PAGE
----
Stages of American National Grief
The progression of stages of national grief is:
- Denial <http://en.wikipedia.org/wiki/Denial> – “The country is fine.”; “Signs of decline are overblown by unpatriotic people.”
- Denial is usually only a temporary defense but while it is operative it is filled with rhetoric like, “Let’s take our country back to the way it was” which is largely a mythological construct of something that never was – a Norman Rockwell view of nationhood.
- Anger <http://en.wikipedia.org/wiki/Anger> – “Why us? It’s not fair!”; “How can this happen to us?”; “We are the greatest nation ever.” “Who is to blame?”
- Once in the second stage, the citizen recognizes that denial cannot continue. Because of anger, the nation is very difficult to care for, think clearly about or to make plans for its future due to feelings of rage. Looking for scapegoats becomes a preoccupation.
- Bargaining <http://en.wikipedia.org/wiki/Bargaining> – “I will do anything to bring back the memory of what is an ‘exceptional’ nation. “God has established it with a unique destiny and surely he won’t let it die.” “I will pray to the Almighty who founded this country to rescue it from those who are out to destroy it.”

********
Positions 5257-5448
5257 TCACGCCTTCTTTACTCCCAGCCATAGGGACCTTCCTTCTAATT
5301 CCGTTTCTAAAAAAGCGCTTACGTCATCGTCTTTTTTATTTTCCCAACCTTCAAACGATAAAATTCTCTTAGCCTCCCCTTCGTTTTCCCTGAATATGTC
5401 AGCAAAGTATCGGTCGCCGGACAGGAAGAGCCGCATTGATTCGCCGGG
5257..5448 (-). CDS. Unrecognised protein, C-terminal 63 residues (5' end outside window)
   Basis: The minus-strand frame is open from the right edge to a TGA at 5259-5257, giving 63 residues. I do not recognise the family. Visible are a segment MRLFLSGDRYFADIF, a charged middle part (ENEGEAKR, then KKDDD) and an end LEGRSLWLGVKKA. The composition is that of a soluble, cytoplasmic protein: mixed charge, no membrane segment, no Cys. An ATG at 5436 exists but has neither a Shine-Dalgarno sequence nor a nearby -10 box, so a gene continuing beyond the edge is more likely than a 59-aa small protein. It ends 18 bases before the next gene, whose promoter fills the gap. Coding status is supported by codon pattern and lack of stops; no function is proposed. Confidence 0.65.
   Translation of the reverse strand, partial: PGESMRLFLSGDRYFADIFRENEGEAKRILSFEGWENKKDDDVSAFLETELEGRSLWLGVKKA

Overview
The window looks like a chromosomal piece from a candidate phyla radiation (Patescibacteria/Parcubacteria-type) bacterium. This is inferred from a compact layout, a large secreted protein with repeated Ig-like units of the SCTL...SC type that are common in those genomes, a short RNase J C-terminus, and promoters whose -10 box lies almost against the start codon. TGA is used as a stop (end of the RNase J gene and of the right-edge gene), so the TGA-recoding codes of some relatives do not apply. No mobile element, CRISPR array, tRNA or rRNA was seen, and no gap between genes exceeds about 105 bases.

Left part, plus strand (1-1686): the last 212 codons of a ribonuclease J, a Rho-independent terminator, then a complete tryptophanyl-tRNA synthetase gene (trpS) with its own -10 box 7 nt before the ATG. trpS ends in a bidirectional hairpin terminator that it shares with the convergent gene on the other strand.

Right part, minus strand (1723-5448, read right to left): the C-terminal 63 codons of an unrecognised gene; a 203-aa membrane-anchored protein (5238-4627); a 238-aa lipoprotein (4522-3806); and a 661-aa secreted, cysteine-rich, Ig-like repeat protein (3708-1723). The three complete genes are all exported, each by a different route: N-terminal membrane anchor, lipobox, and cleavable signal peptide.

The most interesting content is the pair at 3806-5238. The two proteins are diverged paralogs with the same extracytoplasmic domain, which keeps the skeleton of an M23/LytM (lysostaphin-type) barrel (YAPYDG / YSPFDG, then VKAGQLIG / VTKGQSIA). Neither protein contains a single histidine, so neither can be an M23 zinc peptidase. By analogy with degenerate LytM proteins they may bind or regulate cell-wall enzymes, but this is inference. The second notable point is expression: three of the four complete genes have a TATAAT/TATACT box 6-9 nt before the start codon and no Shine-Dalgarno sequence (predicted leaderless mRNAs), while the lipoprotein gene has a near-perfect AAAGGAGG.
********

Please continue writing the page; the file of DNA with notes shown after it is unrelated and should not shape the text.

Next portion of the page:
- The third stage involves the hope that the demise of the national identity can somehow be postponed or delayed. Usually, the negotiation for an extended life of that which has been known is made with a higher power in exchange for a reformed and ideological pure state. Psychologically, the individual is saying, “I understand that the nation as it has been constructed is dying, but if I could just have more time to live the way it was…”
- Depression <http://en.wikipedia.org/wiki/Depression_(mood)> – “I’m so sad, why bother with anything?”; “The nation as I know it is going to die… What’s the point?”; “I miss so much the American myths of a country that used to be, why go on?”
- During the fourth stage, the individual begins to understand the certainty of death of the national idea. Because of this, the individual may become silent, refuse to associate with others or read the paper or keep up with the news and spend much of the time grieving. This process allows the person to disconnect oneself from attachments and affection for the underlying myths of what s/he believed to be his or her homeland.
- Acceptance <http://en.wikipedia.org/wiki/Acceptance> – “It’s going to be okay.”; “I can’t fight it, I may as well prepare for it.”
- In this last stage, the citizen begins to come to terms with the mortality of not the nation but the national idea as it has been and begins to think of how the nation might be if it was less absorbed with itself and its excessive individualistic mythology and more concerned with using its assets to fully serve by participating in an international, global understanding of its role. It is the beginning of creativity and new opportunity.
But for now, it seems, we are stuck between rage (TEA Partiers) and helplessness (Liberals)
thanks to Bruce Vincent for this clever bit